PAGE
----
And if it isn't design missteps that threaten to put an end to our shared game time, it's a game's mechanics. Trophies and achievements are a constant source of fury in many co-op titles, with too many of them only giving level completion achievements to Player One, leaving Player Two understandably feeling left out. In addition, there are far too many games where Player One is clearly the focal point of the adventure, the character that gets to do all the cool things and have all the powers in the world. Meanwhile, Player Two gets to be the video game equivalent of Patsy from Monty Python & The Holy Grail, following the hero while clapping two coconut halves together (although, come to think of it, I'm surprised nobody's come up with that as an actual game mechanic).
Resident Evil: Revelations 2 was the absolute nadir of this issue, giving Player One an awesome and powerful arsenal of firepower and abilities, while the weaponless Player Two isn't even given the stick to get the short end of; the bottom-bunked player only able to point at things with a finger or a flashlight. Granted, the idea of different players having different abilities is great when it works well, but the core gameplay should still be empowering for both players. It's just not as enjoyable as Resident Evil 5's co-op, which we felt was absolutely great – enough that we put well over a hundred hours into it.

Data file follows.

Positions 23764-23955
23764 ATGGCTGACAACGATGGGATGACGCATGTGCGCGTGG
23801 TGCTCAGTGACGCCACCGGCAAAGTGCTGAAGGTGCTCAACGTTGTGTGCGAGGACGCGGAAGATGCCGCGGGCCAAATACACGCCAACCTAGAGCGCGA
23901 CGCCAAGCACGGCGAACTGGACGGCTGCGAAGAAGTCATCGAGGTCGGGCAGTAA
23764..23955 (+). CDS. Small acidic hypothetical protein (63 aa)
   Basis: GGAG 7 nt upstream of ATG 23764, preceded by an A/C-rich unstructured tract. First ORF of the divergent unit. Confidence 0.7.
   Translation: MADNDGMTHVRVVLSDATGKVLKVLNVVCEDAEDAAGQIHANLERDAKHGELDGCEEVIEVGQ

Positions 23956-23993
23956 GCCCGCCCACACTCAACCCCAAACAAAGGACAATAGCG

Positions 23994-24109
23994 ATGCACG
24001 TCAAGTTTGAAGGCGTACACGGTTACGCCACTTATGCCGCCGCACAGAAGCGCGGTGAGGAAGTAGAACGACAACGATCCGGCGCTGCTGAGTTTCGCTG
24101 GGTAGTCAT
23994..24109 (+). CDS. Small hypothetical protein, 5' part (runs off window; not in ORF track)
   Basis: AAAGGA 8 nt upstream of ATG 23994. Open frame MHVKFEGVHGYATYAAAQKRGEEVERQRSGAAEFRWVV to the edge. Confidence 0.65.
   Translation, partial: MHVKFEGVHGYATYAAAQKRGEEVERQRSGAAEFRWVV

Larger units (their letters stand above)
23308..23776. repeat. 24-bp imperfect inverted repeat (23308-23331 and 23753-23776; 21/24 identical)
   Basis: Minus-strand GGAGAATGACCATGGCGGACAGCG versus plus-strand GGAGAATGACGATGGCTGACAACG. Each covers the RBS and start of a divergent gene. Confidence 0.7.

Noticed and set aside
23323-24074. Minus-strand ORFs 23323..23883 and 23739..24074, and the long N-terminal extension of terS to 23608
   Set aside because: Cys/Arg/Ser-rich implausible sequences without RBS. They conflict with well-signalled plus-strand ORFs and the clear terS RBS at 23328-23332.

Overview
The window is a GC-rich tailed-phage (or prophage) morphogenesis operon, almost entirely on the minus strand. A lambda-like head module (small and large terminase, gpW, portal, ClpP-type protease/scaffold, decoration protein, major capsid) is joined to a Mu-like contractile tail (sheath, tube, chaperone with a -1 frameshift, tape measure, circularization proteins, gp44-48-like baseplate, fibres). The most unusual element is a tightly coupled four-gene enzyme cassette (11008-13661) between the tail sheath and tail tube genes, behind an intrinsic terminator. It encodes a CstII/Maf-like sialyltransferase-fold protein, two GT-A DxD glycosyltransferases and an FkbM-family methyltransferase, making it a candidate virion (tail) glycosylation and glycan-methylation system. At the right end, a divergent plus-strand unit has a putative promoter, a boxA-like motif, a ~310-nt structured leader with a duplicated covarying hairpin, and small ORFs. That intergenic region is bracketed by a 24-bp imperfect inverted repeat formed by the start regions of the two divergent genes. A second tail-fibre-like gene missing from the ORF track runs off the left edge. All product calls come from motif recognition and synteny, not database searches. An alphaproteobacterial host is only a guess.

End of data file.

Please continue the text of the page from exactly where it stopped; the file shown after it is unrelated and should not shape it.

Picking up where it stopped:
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Negativity aside, there are titles out there that get co-op gameplay exactly how my wife and I want it. Portal 2's split-screen cooperative mode has been a favourite of ours over the past few years, and it's easy to see why: here is a game that doesn't favour one player over the other, providing a separate story mode from the standard solo campaign, and gives both players identical abilities, as well as throwing them into the same puzzles together. It seems that titles with a first-person viewpoint are usually pretty good at offering the even gameplay experiences, with the likes of Left 4 Dead and Borderlands also putting all players on a single level of empowerment.
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The (what feels like) hundreds of LEGO games out there also remain a superb way to game cooperatively, provided you haven't tired of their endless licensed releases. This year's LEGO Jurassic World has brought us both back to the series and reminded us of how fun the LEGO games are as a whole. In all of these relatively simplistic titles, both players are given different abilities in the standard story mode and are able to switch between characters at will for the most part, so players are given an equal chance to shine. Most feature a dynamic split-screen mode that offers the best of both worlds – single screen gameplay for the most part, but the display splits into two individual perspectives when players go different ways. It's a simple idea that admittedly takes a while to get used to, but really should be implemented in more games.
Yet, it's just not enough. It feels like local multiplayer is a dying feature as it is, and despite the best efforts of companies like Nintendo – which these days seems to be the only place that consistently develops titles with local co-op in mind – more could be done to ensure that the huge gap in empowerment between Player One and Player Two is narrowed. We don't all want to battle online with strangers. Some of us would just like to sit on the sofa with a loved one, and play something that brings us closer together – or, at the very least, gives us both a fair chance of having fun.